15 GW wind-solar hybrid power to come up over 5 years, says Crisil

Our Bureau Hyderabad | Updated on June 10, 2020 Published on June 10, 2020

About 15 GW of wind and solar hybrid (WSH) power will come up over the next five years, riding on strong support from Central PSU Solar Energy Corporation of India and several state governments.

According to Crisil, of this, 10 GW is already in the works — either under construction or being tendered — and will start feeding the grid by fiscal 2024.

The country has 37.69 GW of standalone wind energy capacity and 35 GW of solar capacity at the end of fiscal 2020.

Rahul Prithiani, Director, Crisil Research, says: “We expect the WSH market to grow and evolve as the number of projects and developers who seek to unlock value from the hybrid increases. However, the availability of good sites with strong irradiation and high wind speeds would be a key challenge, as evident in waning developer interest in the wind energy sector.”

There are proposals to set up 3.9 GW of pure-play WSH projects and 4.5 GW of WSH projects with energy storage systems currently.

WSH projects with storage are capable of catering to peak load generation, besides improving the capacity utilisation factor. Hence, these have the potential to reduce the country’s dependence on gas- and pumped hydro-based peaking plants.

In addition, Crisil expects 1.1 GW of hybrid projects to come up as part of the 5.4 GW set for development under the government’s round-the-clock power scheme, which has a mandatory 51:49 blend of RE and thermal.

Pinal Mehta, Associate Director, Crisil Research, says: “As with all power projects, pricing will be key to the success of WSH projects. We expect WSH tariffs to be in the ₹2.8-2.9 per kWh range, with a windheavy WSH configuration. We believe WSH pricing will become more competitive if the co-location clause (necessitating the wind and solar components to be located at the same place) is removed.”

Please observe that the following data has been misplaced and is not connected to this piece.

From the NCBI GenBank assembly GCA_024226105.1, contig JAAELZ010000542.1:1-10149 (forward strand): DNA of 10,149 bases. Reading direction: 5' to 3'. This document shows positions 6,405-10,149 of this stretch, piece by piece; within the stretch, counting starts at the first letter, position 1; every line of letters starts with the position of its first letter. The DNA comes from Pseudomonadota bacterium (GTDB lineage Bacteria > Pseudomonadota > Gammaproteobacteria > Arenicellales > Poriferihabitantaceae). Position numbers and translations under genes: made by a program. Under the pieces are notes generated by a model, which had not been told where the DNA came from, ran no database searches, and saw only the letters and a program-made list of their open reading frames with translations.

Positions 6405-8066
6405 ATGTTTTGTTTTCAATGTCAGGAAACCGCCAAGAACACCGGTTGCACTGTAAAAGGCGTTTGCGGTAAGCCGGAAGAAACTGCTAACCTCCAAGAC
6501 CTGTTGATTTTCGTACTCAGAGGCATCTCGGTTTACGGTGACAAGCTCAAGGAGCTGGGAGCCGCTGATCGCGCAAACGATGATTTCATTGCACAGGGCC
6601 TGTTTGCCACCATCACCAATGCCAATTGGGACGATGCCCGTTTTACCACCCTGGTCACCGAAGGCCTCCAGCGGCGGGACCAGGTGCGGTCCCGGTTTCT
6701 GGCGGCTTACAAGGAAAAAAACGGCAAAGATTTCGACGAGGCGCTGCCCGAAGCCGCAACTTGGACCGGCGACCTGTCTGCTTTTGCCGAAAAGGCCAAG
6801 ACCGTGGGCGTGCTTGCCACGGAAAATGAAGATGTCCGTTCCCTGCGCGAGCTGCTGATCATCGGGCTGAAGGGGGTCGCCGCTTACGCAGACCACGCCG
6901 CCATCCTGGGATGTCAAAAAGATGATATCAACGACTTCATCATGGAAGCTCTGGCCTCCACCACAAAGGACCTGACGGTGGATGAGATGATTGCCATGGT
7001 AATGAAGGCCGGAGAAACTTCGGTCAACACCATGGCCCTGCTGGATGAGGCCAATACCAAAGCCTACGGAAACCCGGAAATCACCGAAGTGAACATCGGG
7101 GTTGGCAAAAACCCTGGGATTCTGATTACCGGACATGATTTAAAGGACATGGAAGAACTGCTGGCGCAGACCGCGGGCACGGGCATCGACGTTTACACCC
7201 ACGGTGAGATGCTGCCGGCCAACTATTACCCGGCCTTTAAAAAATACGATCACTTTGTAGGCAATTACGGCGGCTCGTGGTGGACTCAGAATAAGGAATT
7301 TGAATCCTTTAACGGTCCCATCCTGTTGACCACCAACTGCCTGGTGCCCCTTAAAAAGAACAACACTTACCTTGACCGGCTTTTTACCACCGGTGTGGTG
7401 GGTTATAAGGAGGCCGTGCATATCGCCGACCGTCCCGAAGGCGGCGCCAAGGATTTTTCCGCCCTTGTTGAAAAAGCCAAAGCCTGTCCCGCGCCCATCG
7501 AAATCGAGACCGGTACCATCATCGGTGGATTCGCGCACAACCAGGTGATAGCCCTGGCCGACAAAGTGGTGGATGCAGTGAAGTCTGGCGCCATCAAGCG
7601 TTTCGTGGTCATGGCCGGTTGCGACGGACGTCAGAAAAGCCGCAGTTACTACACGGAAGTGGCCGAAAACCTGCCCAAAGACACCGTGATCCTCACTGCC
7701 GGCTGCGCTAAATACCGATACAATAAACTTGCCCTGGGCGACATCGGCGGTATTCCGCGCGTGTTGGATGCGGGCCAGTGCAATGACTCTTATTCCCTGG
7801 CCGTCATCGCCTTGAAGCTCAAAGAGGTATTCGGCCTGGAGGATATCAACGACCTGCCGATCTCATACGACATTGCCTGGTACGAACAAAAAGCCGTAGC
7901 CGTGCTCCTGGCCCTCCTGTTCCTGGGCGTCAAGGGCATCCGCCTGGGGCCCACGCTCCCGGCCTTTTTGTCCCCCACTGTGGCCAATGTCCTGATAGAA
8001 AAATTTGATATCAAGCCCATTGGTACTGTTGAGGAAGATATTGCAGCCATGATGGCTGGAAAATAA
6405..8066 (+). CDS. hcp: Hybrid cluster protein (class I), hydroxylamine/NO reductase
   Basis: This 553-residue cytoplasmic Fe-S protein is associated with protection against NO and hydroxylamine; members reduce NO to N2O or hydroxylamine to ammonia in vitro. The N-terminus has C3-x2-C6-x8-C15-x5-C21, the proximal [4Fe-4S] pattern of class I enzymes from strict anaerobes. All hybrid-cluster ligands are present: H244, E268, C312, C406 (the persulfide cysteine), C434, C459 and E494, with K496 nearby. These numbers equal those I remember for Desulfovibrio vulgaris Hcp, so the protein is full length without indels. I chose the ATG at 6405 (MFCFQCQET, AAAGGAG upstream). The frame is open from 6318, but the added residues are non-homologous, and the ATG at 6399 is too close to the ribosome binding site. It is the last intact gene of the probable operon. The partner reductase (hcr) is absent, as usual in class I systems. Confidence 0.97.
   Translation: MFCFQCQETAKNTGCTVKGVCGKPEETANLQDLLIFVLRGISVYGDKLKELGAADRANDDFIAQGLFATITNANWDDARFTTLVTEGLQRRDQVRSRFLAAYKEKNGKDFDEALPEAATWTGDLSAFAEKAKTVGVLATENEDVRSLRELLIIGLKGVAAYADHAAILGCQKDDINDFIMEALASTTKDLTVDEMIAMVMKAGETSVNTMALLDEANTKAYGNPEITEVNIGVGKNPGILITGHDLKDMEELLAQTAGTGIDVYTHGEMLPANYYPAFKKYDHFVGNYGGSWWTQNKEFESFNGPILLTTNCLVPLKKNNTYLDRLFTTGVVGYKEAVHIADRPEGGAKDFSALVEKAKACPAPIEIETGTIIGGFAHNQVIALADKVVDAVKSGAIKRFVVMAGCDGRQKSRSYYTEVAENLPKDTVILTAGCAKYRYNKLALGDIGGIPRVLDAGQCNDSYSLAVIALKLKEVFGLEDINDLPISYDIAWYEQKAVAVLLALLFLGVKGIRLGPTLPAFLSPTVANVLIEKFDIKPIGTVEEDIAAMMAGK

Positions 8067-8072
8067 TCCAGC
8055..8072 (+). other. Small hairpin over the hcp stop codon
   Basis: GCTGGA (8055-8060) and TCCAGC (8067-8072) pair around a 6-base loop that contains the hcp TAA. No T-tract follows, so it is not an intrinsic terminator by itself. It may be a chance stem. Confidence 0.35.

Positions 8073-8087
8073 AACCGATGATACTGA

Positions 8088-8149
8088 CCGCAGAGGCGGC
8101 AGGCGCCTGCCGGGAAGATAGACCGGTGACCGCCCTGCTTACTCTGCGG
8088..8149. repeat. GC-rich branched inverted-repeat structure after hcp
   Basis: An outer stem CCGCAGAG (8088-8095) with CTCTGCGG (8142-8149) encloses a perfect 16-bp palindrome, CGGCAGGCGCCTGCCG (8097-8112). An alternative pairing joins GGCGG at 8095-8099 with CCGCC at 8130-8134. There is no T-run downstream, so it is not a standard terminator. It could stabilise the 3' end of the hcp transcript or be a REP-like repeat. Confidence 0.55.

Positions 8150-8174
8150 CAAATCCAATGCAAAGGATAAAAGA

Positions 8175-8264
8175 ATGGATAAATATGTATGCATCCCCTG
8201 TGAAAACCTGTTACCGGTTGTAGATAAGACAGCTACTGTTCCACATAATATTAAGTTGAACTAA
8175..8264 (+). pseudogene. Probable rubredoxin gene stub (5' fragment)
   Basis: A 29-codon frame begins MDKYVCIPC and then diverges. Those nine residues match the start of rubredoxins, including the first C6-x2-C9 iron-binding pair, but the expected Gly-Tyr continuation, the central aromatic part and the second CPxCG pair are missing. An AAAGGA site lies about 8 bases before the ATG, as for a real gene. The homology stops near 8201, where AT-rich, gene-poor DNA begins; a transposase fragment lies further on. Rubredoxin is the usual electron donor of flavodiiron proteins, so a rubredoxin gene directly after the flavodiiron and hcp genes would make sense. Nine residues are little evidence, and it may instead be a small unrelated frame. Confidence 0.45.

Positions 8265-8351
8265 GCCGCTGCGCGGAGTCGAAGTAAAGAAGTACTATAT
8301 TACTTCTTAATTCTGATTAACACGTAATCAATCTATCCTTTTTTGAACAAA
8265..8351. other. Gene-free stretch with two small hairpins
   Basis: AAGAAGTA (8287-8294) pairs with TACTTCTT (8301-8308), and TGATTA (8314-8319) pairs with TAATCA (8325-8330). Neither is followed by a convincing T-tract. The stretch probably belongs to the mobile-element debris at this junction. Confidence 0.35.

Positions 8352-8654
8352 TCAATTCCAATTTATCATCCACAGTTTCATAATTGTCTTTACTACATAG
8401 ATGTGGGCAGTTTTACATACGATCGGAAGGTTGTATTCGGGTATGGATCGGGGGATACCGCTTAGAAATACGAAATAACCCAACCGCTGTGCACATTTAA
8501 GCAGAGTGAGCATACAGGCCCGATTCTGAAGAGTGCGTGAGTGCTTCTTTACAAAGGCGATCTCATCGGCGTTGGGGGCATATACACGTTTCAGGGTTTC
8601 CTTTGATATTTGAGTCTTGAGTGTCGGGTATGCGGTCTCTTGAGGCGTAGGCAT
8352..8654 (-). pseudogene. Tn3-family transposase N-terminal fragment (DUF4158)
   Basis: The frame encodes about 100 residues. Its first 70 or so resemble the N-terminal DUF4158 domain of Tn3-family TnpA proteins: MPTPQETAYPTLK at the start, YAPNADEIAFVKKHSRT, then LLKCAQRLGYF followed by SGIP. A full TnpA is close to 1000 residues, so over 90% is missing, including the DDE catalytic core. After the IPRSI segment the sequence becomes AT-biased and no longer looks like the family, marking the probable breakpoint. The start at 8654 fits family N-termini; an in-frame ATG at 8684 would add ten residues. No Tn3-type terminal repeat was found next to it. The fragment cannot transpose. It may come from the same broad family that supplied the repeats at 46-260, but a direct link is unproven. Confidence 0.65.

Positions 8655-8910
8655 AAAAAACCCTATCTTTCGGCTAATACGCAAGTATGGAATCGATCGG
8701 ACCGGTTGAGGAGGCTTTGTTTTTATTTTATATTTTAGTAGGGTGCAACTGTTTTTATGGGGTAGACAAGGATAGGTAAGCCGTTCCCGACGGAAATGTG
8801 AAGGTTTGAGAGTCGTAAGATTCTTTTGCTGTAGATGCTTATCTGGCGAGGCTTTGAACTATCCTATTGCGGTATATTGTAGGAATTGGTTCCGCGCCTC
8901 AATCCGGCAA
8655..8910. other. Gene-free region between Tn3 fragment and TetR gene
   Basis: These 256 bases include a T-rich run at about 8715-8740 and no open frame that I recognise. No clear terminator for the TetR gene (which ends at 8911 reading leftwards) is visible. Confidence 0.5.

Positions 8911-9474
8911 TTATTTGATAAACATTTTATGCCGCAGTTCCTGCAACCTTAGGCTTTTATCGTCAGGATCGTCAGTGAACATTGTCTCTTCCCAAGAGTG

In the case of WSH-with-storage projects, Crisil believes the weighted average tariff (peak and offpeak) of ₹4.04-4.3 per kWh, as discovered in recent bids, is competitive with thermal power tariffs, which are ₹4.4 per kWh.

Nevertheless, land availability and policies such as co-location will remain key monitorables for the viability of WSH projects. Other challenges, including adequate transmission infrastructure and technical issues such as grid balancing, would need to be addressed, too.

Wind-solar hybrid (WSH) power, which harnesses both solar and wind energy, is fast emerging as a viable new renewable energy (RE) option in India.

The way it works is, generation of solar energy tends to peak during the day and that of wind energy at night. The resulting intermittencies in supply, however, impact grid resilience, which makes distribution companies (discoms) reluctant to buy power from standalone wind and solar projects.

In the hybrid option, however, these two energy sources complement each other, which could help overcome the problems of variability of generation and grid security.

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Published on June 10, 2020
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